by John Ineson
You will recall that in the notes in the last Bulletin, I wrote that the Walter Grob collection of Scout stamps and covers were being sold by the Rölli auction company of Lucerne, Switzerland. Their superbly produced catalogue weighing well over one kilo, showed most of the single lots in colour. As can be imagined with over 200 lots, there were a number of high prices for the best material, and one of the earliest lots sold was a 1918 Czech cover with both the 10 and 20 haleru stamps with the arrival of President Masaryk overprints. This cover was addressed to Dr Karel Rix, a well known Prague lawyer, who was also the lawyer of Rössler-Ořovský, the Scout President. Unfortunately a number of items were spoilt having labels attached to the covers which reduced their prices. I was pleased that I was able to attend the sale where I met some of our fellow Scout collectors and spent some hours viewing the lots. I was surprised that a postcard with a genuine 1936 Nanking, China cancel had a black photocopy of the official label attached. However a scarce postcard from the 1920 World Jamboree showing Scouts on a bus with a Jamboree label tied by the Old Deer Park, Richmond Surrey purple cachet went for CHF 650 (approx £448, €515, US$715). High prices were obtained for the Mafeking covers, and one showing both a 1d Cyclist and 3d Small Head BP stamp made CHF 8500 (£5860, €755, US$ 9375) against an estimate of CHF 800.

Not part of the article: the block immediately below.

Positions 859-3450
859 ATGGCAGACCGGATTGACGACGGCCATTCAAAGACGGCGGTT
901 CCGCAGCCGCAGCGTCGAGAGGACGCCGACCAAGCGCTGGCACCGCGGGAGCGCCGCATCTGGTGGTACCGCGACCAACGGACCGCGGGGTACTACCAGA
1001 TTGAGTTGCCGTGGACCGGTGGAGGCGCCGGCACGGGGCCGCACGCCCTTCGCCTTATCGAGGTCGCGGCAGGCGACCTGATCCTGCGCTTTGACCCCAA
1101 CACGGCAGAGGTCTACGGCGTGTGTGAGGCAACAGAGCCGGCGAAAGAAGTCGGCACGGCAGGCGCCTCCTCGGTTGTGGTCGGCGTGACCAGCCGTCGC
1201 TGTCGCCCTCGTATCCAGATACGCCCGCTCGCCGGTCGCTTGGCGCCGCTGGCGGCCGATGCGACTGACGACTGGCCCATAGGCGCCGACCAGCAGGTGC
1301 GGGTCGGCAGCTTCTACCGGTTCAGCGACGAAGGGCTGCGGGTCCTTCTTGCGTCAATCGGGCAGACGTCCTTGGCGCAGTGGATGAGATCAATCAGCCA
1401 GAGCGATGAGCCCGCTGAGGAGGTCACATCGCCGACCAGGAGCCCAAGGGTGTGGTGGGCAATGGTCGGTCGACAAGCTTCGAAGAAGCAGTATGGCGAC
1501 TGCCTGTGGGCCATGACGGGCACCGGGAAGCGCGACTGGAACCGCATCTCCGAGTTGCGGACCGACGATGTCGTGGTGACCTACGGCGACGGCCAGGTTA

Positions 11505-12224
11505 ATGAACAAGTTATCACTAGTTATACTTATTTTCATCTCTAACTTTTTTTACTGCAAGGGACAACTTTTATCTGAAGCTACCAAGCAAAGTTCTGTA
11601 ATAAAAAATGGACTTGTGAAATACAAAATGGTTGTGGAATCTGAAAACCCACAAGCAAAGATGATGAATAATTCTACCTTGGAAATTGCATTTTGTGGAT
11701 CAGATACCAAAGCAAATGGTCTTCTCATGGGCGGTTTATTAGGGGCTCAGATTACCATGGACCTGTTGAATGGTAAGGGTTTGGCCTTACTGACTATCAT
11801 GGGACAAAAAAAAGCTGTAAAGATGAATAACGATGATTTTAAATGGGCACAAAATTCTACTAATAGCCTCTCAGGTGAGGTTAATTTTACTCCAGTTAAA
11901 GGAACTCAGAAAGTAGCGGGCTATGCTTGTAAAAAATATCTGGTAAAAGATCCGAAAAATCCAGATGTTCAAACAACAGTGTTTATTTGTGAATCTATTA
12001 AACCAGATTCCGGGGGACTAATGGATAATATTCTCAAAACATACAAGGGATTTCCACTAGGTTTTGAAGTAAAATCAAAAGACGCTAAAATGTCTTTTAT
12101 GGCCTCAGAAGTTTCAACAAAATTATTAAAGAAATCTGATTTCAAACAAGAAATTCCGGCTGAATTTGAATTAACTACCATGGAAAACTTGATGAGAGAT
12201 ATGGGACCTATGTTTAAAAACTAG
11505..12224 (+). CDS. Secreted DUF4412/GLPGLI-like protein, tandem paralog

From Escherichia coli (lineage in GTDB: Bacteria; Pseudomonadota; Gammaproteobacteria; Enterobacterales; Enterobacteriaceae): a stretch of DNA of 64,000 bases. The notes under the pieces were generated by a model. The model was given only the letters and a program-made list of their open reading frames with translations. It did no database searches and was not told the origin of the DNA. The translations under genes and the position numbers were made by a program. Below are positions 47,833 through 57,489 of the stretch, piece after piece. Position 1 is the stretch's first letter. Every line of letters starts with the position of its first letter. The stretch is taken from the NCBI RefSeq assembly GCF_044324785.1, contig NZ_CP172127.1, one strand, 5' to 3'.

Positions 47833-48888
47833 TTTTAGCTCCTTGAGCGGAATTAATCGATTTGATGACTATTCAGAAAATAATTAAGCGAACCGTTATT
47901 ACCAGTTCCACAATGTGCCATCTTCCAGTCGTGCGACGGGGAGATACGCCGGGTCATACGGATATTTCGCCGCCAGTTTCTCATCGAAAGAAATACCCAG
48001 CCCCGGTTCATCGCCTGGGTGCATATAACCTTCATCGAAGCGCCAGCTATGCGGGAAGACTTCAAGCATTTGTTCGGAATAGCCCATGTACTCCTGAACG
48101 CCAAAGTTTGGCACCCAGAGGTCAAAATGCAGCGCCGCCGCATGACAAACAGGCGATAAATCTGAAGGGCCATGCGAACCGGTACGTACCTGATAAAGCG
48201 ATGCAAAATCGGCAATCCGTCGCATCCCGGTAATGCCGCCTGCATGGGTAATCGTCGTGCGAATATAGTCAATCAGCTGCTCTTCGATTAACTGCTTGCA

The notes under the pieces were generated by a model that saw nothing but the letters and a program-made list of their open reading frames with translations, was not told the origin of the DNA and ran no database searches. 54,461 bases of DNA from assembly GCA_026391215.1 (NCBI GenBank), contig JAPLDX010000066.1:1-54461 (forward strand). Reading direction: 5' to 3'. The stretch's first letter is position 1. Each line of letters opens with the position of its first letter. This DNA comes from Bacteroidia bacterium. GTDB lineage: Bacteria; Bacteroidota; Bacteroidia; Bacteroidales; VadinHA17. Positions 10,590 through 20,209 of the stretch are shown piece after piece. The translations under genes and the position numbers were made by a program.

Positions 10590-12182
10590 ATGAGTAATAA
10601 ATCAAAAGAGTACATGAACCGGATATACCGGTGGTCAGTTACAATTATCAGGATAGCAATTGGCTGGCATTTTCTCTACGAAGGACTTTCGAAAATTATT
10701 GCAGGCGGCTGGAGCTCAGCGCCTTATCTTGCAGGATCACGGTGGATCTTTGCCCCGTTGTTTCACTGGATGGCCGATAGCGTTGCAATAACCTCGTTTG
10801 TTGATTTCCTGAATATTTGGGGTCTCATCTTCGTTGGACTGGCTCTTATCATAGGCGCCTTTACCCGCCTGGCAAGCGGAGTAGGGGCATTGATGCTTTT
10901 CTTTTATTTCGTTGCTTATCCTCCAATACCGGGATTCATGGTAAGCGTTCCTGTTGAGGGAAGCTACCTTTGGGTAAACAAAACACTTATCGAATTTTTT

Although it has been known for many years that the Kuwait overprints on the 1957 World Jamboree stamps were sent to the country, the Ruler of the territory said on account of the Suez incident he would not allow them to be issued. This was because of the agreement with certain Arab countries to boycott the 1957 Jamboree, so they were all returned to the UK where they were destroyed except for two sheets of each value, which were kept in the National Postal Museum. As funds are needed for a new Museum, certain items from the archives have been sold by auction and more recently by private tender, despite many objections from collectors and dealers. However recently complete sheets of each value of the Kuwait overprints have been sold to a collector who does not intend to break them up and they are to form part of a major display.
Argyll Etkin of London recently sold in auction a registration receipt for a cover sent from the 1936 Mount Edgcumbe Camp which made £200 against an estimate of £100. All recorded registered covers from this camp were sent by the late George King to himself and attached was the registered label, which unfortunately had very poor glue and in most case became detached. When I purchased my own cover many years ago the label was missing, but some years later I managed to obtain the missing original label, which I have now fixed securely to the cover.